Gender gaps in sustainable land management and implications for agricultural productivity: Evidence from Ethiopia

Authors: Edward Kato, Dawit Kelemework Mekonnen & Claudia Ringler.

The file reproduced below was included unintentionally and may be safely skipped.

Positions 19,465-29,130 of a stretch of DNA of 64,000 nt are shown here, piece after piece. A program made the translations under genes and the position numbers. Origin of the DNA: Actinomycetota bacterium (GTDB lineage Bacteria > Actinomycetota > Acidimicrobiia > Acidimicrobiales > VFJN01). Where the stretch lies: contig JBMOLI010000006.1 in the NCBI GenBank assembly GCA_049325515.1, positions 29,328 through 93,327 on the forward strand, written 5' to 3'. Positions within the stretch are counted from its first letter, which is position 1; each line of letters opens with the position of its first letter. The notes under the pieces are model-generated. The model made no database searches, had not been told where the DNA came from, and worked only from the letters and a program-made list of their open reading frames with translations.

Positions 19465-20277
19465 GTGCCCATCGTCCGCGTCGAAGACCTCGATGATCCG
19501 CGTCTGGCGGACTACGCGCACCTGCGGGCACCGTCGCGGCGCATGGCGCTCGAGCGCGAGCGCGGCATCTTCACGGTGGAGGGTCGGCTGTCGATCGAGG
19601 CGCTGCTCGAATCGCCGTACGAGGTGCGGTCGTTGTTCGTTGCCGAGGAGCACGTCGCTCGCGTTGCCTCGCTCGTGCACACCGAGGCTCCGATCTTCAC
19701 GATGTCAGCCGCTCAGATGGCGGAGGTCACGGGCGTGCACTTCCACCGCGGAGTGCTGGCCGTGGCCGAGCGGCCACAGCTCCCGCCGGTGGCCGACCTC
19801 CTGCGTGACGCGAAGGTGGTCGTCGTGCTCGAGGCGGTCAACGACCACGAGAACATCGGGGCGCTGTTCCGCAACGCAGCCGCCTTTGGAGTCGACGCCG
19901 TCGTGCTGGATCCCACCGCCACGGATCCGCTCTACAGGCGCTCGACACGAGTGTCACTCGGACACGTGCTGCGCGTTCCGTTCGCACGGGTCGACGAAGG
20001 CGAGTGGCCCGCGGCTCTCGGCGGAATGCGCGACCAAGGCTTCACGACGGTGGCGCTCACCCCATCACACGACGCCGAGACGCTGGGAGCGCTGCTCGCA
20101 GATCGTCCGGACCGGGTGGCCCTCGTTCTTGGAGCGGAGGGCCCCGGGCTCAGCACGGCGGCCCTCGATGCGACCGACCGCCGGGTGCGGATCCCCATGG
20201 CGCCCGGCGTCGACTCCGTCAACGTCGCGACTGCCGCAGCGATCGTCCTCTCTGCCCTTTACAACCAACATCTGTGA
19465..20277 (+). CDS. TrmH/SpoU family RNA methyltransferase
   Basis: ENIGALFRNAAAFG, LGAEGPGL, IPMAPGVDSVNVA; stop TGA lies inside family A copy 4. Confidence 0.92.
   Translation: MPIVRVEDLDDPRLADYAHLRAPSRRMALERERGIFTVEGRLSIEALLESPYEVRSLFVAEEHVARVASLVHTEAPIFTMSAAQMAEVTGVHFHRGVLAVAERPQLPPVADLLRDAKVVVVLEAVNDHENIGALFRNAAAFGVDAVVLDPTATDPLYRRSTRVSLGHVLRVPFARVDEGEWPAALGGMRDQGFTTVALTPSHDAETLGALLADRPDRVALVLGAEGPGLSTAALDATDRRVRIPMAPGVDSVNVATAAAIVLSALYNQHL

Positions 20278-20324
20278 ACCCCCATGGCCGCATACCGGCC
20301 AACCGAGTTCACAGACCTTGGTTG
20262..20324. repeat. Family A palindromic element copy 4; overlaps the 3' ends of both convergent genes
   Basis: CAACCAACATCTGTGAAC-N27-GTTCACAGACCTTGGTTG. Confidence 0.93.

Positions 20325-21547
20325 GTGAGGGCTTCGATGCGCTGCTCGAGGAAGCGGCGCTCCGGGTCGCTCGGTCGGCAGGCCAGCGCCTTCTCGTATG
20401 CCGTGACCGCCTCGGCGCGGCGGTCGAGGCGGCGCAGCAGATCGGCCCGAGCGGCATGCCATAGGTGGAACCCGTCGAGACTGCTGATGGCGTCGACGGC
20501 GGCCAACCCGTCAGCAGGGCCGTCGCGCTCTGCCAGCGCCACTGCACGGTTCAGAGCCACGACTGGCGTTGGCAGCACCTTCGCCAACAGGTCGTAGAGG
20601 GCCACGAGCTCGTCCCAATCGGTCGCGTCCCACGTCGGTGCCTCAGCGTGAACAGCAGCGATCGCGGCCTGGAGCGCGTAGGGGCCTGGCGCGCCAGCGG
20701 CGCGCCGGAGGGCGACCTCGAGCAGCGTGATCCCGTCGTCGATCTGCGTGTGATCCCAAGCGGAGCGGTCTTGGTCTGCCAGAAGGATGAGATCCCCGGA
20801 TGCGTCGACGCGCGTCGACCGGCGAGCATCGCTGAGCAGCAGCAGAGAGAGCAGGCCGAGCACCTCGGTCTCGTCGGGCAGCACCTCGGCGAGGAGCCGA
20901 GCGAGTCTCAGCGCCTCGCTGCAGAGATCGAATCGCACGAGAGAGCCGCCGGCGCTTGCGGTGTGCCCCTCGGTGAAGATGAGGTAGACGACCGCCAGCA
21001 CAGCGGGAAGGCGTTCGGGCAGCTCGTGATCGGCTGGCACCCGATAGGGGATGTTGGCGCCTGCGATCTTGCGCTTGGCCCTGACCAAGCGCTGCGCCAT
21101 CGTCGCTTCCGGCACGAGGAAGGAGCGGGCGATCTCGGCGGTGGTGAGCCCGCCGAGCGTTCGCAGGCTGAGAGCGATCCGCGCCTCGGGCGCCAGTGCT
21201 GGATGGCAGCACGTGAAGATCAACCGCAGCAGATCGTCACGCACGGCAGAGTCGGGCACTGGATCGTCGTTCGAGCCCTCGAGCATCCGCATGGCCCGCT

We investigate whether a large-scale watershed program promoting sustainable land management (SLM) in Ethiopia increases adoption of SLM and its benefits on plots owned by women in male-headed households compared to plots owned by their spouses, jointly owned plots as well as plots of female headed households (FHH). The analysis is based on a survey of 500 households and 2900 plots conducted in the Abbay basin of Ethiopia where the SLM program was implemented between 2012 and 2017. Our findings show that the SLM program significantly increased adoption of SLM practices (soil bunds, stone terraces, mulching) in male-headed households but that adoption was centered on jointly owned plots and male-owned plots, with no significant adoption on women-owned plots. The results also show that women in male-headed households are more constrained to participate in SLM programs compared to their counterparts in FHH. Results further show that although FHH were less likely than male-headed households to adopt SLM in watersheds with no SLM interventions, the SLM program significantly increased adoption of soil bunds on plots in FHH. SLM adoption and impacts can likely be further strengthened if a focus on removing women’s constraints is added.

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